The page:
“The Islamic State is failing at being a state”

For a while, iconoclastically-minded journalists liked to hold up the Islamic Courts Union of Mogadishu as the future of Somalia. For about six months they brought a semblance of peace and security to the capital in 2006. They were backed by businessmen who saw the benefits of law and order – albeit a pretty strict form of Sharia. Then the Islamists decided to try to ban smoking – having already banned qat and flogged boys caught smoking hash – and suddenly they were on the back foot, riven by splits and losing the backing of their patrons. The Ethiopians (backed by the US) attacked shortly after and the result is a seven-year insurgency with huge security implications for East Africa and beyond…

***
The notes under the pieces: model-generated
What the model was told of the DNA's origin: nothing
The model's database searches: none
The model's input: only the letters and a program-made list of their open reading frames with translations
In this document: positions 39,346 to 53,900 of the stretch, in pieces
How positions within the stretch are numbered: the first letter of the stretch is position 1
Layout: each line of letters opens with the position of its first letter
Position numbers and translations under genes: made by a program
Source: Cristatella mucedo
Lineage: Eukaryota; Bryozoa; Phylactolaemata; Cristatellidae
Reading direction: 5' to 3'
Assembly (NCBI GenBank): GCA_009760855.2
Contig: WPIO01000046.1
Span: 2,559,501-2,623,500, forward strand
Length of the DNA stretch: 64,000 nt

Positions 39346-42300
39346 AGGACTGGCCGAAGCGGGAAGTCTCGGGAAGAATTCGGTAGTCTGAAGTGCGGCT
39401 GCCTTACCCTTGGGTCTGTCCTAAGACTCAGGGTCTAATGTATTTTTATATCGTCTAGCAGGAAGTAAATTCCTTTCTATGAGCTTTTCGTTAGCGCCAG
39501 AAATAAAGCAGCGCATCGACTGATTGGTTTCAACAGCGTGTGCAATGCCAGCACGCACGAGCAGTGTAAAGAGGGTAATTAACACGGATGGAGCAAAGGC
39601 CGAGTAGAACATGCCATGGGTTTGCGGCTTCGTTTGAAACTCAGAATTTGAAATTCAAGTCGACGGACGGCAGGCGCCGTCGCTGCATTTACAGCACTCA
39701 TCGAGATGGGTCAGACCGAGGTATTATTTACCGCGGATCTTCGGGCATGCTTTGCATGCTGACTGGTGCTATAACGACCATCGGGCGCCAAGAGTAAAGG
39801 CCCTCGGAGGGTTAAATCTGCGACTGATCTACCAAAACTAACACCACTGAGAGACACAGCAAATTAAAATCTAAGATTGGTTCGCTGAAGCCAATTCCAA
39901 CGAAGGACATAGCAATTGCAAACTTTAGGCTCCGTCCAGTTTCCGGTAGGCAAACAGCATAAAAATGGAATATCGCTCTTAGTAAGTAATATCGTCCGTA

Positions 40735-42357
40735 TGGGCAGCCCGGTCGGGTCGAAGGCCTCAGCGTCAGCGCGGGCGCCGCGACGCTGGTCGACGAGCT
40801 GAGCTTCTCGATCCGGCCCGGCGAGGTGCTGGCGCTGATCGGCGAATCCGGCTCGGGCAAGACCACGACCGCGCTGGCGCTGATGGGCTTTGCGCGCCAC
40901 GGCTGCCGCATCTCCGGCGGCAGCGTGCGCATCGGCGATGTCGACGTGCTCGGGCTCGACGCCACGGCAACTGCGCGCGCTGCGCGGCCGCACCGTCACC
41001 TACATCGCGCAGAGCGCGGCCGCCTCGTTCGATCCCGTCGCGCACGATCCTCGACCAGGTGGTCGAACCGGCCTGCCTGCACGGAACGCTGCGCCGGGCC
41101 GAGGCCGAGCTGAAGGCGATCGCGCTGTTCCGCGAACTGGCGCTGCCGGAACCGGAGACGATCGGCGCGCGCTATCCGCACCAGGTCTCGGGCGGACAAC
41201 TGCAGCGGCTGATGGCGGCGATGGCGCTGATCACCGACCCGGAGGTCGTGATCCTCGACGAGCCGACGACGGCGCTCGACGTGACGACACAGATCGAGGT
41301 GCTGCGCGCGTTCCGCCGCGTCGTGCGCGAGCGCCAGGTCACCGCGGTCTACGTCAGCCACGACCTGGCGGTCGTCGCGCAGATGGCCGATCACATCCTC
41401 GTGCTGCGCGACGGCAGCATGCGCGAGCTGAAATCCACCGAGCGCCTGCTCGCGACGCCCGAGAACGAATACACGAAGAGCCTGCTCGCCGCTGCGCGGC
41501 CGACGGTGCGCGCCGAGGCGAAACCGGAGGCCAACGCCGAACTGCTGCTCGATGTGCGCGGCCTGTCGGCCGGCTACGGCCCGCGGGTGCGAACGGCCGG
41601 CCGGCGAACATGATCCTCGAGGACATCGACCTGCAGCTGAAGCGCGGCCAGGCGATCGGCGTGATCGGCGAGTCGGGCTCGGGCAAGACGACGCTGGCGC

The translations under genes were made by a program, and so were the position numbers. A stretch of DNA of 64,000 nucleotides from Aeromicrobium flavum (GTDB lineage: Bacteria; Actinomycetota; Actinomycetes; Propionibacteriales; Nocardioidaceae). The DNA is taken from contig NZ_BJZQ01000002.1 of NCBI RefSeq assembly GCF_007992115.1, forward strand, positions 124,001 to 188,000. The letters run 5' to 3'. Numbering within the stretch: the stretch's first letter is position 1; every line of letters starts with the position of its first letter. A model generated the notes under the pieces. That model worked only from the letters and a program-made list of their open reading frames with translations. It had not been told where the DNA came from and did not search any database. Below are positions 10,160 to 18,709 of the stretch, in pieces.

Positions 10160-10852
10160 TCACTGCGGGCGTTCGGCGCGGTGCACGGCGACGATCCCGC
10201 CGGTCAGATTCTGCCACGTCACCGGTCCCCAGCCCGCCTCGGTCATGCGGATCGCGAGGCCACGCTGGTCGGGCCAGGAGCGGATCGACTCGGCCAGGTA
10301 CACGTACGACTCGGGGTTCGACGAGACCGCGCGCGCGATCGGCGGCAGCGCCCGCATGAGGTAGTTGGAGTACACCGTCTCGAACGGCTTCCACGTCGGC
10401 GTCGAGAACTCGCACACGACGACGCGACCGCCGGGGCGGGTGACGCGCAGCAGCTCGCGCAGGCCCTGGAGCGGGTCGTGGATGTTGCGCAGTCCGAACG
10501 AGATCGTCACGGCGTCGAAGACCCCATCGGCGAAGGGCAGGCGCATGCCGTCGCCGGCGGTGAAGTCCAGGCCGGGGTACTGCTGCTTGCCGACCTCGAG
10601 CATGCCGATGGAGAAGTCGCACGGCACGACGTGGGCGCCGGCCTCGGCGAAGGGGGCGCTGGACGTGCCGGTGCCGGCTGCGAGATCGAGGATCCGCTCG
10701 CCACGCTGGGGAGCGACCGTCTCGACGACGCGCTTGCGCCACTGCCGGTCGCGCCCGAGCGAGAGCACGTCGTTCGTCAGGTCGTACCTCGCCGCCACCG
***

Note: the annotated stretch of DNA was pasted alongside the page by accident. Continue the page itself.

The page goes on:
We’ll never know. But my suspicion is that had Ethiopia stayed out then the courts would simply have come and gone like so many other Somali power players.

And I wonder whether something similar might be happening in Isil-controlled areas of Syria and Iraq. Unless Isil can command the support of local populations by delivering basic services then they will have a limited future – unless that is they can harness the warplanes overhead and rally anti-Western sentiment…

This from The Washington Post…

The Islamic State’s vaunted exercise in state-building appears to be crumbling as living conditions deteriorate across the territories under its control, exposing the shortcomings of a group that devotes most of its energies to fighting battles and enforcing strict rules.

Services are collapsing, prices are soaring and medicines are scarce in towns and cities across the “caliphate” proclaimed in Iraq and Syria by the Islamic State, residents say, belying the group’s boasts that it is delivering a model form of governance for Muslims.

It also calls into further question the rather dubious account of Jurgen Todenhofer.

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